1, The University of California, Santa Barbara, Santa Barbara, California, United States
3, Rice University, Houston, Texas, United States
Anatase TiO2 is a promising anode material that shows robust cyclability and high specific energy and power. TiO2 is often studied as a model insertion electrode due to the well-characterized first-order phase transformation that occurs between the oxidized anatase TiO2 phase and reduced Li0.6TiO2 phase. The relatively slow transport of Li+ cations through TiO2 can impede the switching speed of these electrodes, so nanostructured electrodes have been engineered with high specific surface area and shortened diffusion path lengths. However, both the energetics and kinetics of charging can change dramatically once the electrode is structured with mesoporous nanocrystalline grains. Despite a wealth of synthetic strategies, and detailed theoretical models of lithium insertion in nanostructured electrodes, significant uncertainty remains about the microscopic behavior of lithium insertion and macroscopic ramifications of nanostructuring in real phase-transforming insertion electrodes. This talk will investigate the transformation pathways in nanocrystalline anatase films using a robust in situ optical characterization technique relying on the electrochromic visible color change of TiO2 during lithiation.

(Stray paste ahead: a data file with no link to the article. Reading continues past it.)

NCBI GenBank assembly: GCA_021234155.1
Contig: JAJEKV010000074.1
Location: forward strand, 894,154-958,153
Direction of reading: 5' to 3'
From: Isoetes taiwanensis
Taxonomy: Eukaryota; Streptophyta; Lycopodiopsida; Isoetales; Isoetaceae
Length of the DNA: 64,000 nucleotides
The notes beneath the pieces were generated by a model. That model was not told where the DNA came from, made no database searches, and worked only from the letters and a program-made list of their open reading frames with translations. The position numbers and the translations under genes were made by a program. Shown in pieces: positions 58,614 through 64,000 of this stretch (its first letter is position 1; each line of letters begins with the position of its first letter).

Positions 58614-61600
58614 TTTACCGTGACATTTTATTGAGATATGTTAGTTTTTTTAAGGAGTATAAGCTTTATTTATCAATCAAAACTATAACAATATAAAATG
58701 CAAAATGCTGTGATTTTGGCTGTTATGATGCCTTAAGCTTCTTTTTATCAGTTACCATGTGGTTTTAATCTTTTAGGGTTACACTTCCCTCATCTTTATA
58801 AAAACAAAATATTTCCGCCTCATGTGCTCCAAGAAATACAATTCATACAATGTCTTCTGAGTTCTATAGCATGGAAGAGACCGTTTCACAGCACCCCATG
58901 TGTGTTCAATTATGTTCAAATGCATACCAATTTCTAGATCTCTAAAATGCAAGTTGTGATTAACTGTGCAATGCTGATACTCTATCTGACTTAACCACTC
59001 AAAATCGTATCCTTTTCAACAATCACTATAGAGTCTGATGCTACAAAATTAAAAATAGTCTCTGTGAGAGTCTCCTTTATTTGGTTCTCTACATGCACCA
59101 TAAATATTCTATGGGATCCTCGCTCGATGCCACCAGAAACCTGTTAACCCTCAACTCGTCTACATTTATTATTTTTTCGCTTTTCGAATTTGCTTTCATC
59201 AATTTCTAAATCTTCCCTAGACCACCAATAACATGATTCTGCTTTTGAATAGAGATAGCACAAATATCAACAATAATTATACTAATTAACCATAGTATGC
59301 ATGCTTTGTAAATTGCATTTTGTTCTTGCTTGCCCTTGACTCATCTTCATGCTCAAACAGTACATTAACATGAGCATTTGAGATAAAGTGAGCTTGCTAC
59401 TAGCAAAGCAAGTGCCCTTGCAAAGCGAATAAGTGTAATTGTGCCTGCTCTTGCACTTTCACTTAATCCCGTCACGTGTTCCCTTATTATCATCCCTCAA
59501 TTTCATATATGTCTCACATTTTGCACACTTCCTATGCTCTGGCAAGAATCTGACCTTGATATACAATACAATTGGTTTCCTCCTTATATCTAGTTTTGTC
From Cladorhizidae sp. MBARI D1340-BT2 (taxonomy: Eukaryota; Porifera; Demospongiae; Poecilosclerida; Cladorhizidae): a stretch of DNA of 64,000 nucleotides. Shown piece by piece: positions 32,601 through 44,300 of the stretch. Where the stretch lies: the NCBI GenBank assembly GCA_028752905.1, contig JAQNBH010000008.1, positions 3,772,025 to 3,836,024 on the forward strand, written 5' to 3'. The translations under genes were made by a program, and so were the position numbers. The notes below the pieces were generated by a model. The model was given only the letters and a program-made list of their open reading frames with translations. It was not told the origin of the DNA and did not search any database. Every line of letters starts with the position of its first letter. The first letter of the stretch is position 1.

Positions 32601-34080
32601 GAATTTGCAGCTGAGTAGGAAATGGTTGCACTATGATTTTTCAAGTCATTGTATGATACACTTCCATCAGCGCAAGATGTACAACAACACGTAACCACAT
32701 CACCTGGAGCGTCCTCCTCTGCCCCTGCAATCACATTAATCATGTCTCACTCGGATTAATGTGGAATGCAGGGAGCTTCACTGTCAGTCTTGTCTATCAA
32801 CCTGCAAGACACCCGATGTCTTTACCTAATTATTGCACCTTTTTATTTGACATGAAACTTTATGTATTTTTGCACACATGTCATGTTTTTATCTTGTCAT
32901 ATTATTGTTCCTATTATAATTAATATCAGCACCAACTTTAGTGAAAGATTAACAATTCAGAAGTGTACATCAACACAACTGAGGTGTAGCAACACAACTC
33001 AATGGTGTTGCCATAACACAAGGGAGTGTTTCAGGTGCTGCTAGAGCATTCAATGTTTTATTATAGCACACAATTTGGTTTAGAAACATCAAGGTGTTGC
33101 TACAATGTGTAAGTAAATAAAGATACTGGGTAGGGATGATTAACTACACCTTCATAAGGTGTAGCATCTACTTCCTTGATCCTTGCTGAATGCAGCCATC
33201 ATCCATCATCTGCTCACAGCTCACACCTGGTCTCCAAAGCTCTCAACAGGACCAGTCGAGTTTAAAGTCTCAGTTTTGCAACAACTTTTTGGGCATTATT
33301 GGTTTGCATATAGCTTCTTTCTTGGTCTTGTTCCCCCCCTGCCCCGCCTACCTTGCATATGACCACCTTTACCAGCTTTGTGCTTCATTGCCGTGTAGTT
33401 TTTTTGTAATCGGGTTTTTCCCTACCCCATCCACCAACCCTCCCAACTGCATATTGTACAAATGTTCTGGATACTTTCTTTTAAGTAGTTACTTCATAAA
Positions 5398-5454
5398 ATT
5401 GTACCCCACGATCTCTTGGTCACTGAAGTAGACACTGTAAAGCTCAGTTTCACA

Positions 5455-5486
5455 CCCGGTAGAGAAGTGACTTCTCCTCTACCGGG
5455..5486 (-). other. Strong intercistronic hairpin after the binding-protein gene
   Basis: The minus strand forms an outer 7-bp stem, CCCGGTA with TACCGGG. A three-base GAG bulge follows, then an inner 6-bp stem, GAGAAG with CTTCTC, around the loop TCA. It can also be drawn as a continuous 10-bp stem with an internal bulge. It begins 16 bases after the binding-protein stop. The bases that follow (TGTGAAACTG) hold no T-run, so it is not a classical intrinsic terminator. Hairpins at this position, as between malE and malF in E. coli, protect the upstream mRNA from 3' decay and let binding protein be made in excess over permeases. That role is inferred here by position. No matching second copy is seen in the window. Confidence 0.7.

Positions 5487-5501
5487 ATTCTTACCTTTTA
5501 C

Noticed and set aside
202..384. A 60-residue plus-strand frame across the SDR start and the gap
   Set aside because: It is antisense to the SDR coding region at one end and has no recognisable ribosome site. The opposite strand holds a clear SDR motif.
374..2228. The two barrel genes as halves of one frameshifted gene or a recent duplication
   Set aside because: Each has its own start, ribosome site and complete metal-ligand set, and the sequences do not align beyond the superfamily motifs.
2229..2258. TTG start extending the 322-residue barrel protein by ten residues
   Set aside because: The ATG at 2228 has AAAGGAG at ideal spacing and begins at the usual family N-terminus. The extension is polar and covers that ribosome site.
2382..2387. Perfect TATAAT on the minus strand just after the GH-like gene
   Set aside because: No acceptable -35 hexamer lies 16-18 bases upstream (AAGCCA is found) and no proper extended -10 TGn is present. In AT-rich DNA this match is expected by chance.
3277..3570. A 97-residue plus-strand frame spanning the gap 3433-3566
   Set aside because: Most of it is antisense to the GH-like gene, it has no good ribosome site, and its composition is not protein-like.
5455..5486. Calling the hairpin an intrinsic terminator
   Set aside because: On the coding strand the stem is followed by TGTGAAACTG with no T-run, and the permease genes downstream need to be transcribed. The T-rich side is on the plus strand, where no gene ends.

The distribution of sizes and shapes of nanocrystal grains in a mesoporous electrode can convolute the effects of surface faceting and grain morphology on electrochemical transformations. A surfactant-mediated colloidal synthesis is used to create monodisperse ensemble electrodes of particles with controlled morphologies ranging from isotropic 10nm particles to 100nm x 15nm platelets. Potentiostatic charge titration experiments reveal that nanocrystal size and shape impact the onset potential of lithium insertion. The kinetics of this transformation are studied by observing the electrochromic color change that occurs upon lithium insertion. This electrochromic response, attributed to localized charged Ti3+ defects in the lattice, occurs only upon lithium insertion, and is not confounded by capacitive charge compensation. The kinetics of lithium insertion and de-insertion are observed and modeled for different initial charge states and applied overpotentials, revealing nucleation and growth kinetics that correlate with nanocrystal size and shape. A qualitative nucleation and growth model suggests that lithium insertion is geometrically constrained, consistent with current models of 1-dimensional diffusion in anatase TiO2. These results are placed in context with existing studies of nanocrystalline insertion electrodes, and the role of grain morphology, solid-solid interfaces and ensemble behaviors are explored. A general strategy for probing electrochemical transformations through in situ spectroelectrochemical techniques is developed, and applied to nanocrystalline TiO2 as a functional model system for solid-state ion conductors and battery electrodes.